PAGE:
The first type affirms only material reality; the second adds spirits; for monotheists, one God rules all things; and for mystics, God is “all in all”. Smith (2001) viewed these “types” as exhibiting more important religious differences than those between the great world religions, and he sees spirit as more fundamental than matter. Thus, there is perceived futility of trying to discover how consciousness comes from material reality. The general term religion covers all of the various forms of organized worship. Worldwide forms such as Buddhism, Islam, Judaism, and Christianity are obvious examples.
Each of these has a number of sects or denominations that differ from others within the same religion. Of course, many numerically smaller types of religions exist as well, such as Bahai or Gnosticism. Even though these groups are small, their adherents are as devoted to the spiritual beliefs of the religions as members of larger groups. Spirituality as a part of everyday life has been important to all civilizations (Smith, 2001). Chapter 16. Spirit Smith (2001) engaged to explain the differences between spirituality and religion. He deemed that spirituality is not institutionalized.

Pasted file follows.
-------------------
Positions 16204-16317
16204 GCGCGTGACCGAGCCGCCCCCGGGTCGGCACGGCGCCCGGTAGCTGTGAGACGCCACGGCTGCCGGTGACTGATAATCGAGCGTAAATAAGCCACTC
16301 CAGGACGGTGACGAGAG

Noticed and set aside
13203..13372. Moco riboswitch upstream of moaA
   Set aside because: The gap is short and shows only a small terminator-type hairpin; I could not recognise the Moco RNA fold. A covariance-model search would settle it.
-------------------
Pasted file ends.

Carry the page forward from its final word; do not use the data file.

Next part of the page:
Spirit in each of us survives bodily death, and all individuals are eventually saved. Salvation may mean beatific vision, or absorption into the divine with loss of personal self-awareness. In his final plea to scientists to try to understand the religious sense, Smith (2001) outlined its four characteristics: (1) it recognizes that asking ultimate questions is the defining essence of our humanity; (2) it recognizes the enormous distance between these questions and our answers, which never quite reach their goal; (3) still, we advance toward that goal; and (4) we do it in community.
Conclusion Although Smith (2001) sounded somewhat self-righteous in writing this book, he had proved that his intentions were quite viable. Smith criticized the scientific community, academia, the law and the media for contributing to increasing secularism in American life. In addition, he placed much of the blame squarely on the shoulders of modernism and the worldview stemming from the scientific revolution. He said that modernism led to faith in technology; unhindered progress; and the provable, quantifiable natural world.
This was the main cause of religion being attacked as something superstitious or an “opiate for the masses” and providing psychological comfort. However, there are salient points when he argued that for a meaningful life, in addition to relating to nature and learning to get along with other people, we need to relate to the total scheme of things. Having a “big picture” provides meaning for our existence, casts some light on the problem of pain and death and orients us in the direction of religious faith, hope and love.
All in all, Smith produced a “spirited” work that could spark debate, which makes this book s an intellectually exciting exposition both accessible to laymen and scholars. Clearly, he demonstrated familiarity with a vast range of topics from scientific, philosophical and religious explanations.
Smith, Huston. Why Religion Matters: The Fate of the Human Spirit in an Age of Disbelief. New York: Harper San Francisco, 2001.